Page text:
“Why I gave up on NASA”, originally posted at Hoshichan.com on July 30, 2008; reprinted in full on December 1, 2008 since the blog is no more.
Apollo 11 astronaut Edwin “Buzz” Aldrin Jr. told SCI FI Wire that fantastic space science fiction shows and movies are, in part, responsible for the lack of interest in real-life space exploration among young people.
“I blame the fantastic and unbelievable shows about space flight and rocket ships that are on today,” Aldrin said in an interview during an ice cream party held by the National Geographic Channel at the Television Critics Association press tour in Beverly Hills, Calif., this week. “All the shows where they beam people around and things like that have made young people think that that is what the space program should be doing. It’s not realistic.”
For the most part, I disagree with Mr. Aldrin. I do not think lack of realism is making kids less interested in the space program. I think lack of anything interesting happening, AT ALL, is making kids less interested in the space program. And it’s not just kids.
There’s a lot of talking, organizing, but nothing is really HAPPENING at NASA right now. Hence the commercial interest in the Google Lunar X Prize (in my opinion.) My LPI internship adviser is now the chief scientist for one of the X Prize teams, because he’s not waiting for NASA to get around to getting back to the Moon. There’s a lot of disgruntled scientists (I know, I saw them at the LPSC, in 2000 and 2003) who’ve been living on crumbs of hope, project to project, grant to grant, but how long can that really sustain you?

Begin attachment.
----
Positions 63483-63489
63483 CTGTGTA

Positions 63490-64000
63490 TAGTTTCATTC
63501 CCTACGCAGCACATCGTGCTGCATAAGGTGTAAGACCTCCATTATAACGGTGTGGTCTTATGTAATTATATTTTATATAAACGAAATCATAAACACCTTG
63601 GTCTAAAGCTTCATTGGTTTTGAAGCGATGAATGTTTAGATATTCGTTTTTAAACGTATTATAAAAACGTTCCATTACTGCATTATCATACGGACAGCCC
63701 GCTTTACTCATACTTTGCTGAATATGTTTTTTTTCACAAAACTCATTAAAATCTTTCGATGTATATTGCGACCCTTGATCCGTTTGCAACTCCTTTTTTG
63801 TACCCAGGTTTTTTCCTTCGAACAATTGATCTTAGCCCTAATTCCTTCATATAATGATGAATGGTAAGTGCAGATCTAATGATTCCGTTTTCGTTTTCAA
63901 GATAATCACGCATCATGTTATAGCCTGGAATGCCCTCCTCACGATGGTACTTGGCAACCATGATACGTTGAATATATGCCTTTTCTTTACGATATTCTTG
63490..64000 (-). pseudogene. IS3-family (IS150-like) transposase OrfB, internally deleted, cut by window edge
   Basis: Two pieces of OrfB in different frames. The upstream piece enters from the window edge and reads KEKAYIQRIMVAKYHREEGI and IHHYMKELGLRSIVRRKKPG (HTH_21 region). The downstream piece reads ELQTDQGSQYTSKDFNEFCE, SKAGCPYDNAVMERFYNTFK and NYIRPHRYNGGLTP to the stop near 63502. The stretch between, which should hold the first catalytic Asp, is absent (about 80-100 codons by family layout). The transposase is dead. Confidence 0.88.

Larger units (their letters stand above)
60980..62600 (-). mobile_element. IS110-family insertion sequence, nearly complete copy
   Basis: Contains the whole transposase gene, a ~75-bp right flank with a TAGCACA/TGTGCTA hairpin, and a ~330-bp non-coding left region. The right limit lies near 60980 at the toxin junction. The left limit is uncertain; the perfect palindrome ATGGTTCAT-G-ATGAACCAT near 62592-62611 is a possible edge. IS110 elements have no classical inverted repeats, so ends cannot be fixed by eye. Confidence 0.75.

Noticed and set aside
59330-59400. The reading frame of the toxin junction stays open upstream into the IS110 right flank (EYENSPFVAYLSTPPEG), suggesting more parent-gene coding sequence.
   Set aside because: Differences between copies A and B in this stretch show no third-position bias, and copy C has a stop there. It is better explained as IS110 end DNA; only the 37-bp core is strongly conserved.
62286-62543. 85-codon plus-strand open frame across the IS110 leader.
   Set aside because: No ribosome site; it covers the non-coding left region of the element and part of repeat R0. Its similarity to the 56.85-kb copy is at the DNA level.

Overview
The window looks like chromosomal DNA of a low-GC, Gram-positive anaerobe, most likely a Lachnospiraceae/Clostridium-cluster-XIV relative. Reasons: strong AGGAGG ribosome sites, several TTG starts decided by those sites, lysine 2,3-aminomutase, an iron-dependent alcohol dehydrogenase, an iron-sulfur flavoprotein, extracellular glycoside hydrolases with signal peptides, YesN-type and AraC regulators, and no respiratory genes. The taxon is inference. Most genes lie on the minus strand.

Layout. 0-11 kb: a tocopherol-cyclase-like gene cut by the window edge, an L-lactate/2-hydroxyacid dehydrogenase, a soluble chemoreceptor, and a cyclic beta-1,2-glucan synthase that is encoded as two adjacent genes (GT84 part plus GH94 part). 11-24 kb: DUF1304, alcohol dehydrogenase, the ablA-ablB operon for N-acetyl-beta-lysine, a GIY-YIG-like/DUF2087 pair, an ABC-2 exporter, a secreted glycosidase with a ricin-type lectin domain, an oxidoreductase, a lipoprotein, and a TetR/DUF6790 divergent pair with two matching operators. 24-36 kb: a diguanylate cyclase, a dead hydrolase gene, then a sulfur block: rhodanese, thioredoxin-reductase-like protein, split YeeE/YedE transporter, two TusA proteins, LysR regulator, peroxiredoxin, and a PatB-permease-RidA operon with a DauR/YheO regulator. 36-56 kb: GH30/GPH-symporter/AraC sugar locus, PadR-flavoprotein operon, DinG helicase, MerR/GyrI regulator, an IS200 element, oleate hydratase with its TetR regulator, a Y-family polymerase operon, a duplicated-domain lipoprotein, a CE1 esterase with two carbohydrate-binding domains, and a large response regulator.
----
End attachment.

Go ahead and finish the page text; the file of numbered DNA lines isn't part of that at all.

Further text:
Since I turned my back on the scientific community, I’m going to write science fiction and go to the Moon whenever the heck I want. :P For whatever non-scientific flippant reason I want. And stay as long as I want.
So for once, for a change, I think Aldrin’s full of crap. Usually I’m pretty much on his side, he’s a great advocate for spaceflight… but people need more than realism. They need hope, dreams… things to inspire them. They need the bar set too high, to give them something to shoot for. They also need to see something happening, and if the space program can’t provide that, they’ll go elsewhere. And they will. And they are.